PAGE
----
“A BBC documentary crew in Antarctica abandoned their ‘no interference’ rule to save a group of baby penguins.” The baby penguins “got trapped inside an icy ravine” and would have otherwise died. They are now OK.
This should be the rule, not the exception. In the past, the crew filmed the death of a baby elephant even though it was in their power to help. Defending such a policy because it is supposedly “natural,” or “nature taking its course,” or some B.S. Disney platitude about the “circle of life” makes us complicit in the harm when it is in within our power to intervene. Might does not make right, but it does create a duty to assist.
Professor Oscar Horta argues that that “we should try to intervene in nature to reduce the enormous amount of harm [animals] suffer” regardless of whether or not humans caused it.
Making the claim that “natural” is better is to accept not only as inevitable, but as normatively preferable, the suffering often inherent in nature, despite our capacity to mitigate it. Indeed, many animals in the wild die prematurely and die violently. Tragically, “the overwhelming number of nonhuman animals [in the wild] die shortly after they come into existence. They starve or are eaten alive, which means their suffering vastly outweighs their happiness.” In fact, “The overwhelming majority of the animals of the overwhelming majority of species appear to have significant suffering but little (or no) happiness in their lives.”
So contrary to assertions, “natural” is not better; it is objectively and demonstrably worse. There is no compelling reason why individual animal suffering born of disease or ailments or “getting trapped inside an icy ravine” that humans have the ability to cure is preferable to the diminished suffering, extended lifespan, or opportunity to pursue happiness that an animal is afforded when humans provide veterinary and other types of care.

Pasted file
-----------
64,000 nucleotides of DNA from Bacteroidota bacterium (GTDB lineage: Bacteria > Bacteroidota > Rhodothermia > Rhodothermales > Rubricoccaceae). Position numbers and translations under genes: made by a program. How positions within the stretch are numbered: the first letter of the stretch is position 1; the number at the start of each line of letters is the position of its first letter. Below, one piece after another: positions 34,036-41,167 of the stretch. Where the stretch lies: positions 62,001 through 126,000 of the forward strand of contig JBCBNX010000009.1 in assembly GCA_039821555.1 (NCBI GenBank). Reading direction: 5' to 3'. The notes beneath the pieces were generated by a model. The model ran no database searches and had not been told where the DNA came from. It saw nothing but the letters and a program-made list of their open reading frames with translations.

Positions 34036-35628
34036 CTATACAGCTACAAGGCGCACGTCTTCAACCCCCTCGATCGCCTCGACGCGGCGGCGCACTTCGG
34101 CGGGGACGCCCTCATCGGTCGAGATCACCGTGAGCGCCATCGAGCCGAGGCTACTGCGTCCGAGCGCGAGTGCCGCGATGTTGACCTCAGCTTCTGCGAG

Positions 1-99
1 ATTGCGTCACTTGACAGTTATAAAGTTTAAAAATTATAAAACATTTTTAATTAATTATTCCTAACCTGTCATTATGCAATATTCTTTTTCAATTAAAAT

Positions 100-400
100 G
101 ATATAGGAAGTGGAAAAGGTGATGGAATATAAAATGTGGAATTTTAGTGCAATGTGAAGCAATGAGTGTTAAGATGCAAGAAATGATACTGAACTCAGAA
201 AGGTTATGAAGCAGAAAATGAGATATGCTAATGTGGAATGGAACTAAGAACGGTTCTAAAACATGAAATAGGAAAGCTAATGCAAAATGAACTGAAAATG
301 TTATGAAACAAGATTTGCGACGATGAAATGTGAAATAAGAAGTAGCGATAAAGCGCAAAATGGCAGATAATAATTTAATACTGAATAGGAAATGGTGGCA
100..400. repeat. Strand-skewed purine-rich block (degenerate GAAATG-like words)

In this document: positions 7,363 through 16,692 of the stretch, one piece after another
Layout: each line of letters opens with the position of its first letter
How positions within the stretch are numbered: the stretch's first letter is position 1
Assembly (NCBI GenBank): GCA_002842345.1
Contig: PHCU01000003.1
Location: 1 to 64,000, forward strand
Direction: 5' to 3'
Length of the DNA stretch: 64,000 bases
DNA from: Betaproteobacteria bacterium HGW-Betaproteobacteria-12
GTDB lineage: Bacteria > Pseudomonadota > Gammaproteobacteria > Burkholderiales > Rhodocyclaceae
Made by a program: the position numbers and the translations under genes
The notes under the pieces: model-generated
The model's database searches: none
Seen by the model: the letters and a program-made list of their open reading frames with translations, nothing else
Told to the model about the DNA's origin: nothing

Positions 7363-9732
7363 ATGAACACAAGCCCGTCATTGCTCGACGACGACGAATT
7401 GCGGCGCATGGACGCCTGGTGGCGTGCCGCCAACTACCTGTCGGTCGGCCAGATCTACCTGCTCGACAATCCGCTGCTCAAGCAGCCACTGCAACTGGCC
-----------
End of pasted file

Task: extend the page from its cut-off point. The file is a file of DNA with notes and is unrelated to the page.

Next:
That avoidable suffering would be preferable, more “natural,” and therefore somehow more noble or acceptable than the lessening of pain and suffering afforded to sick, injured, orphaned, elderly, or trapped animals when humans provide them veterinary, nursing, and palliative care, or in the case of crews filming animals for documentaries, life-saving intervention, is a view that cannot be reconciled with our own experiences and preferences as living beings.
There is no cause for this view other than anthropocentric bias: an attitude that considers the avoidable suffering of animals or diminished ability to pursue fulfillment as somehow less egregious than that of humans in comparable circumstances, and an attitude that does not recognize our duty and responsibility to diminish life’s hardships for other Earthlings when it is within our power to do so.
To quote my favorite penguin in the Penguins movie, “I reject nature”:
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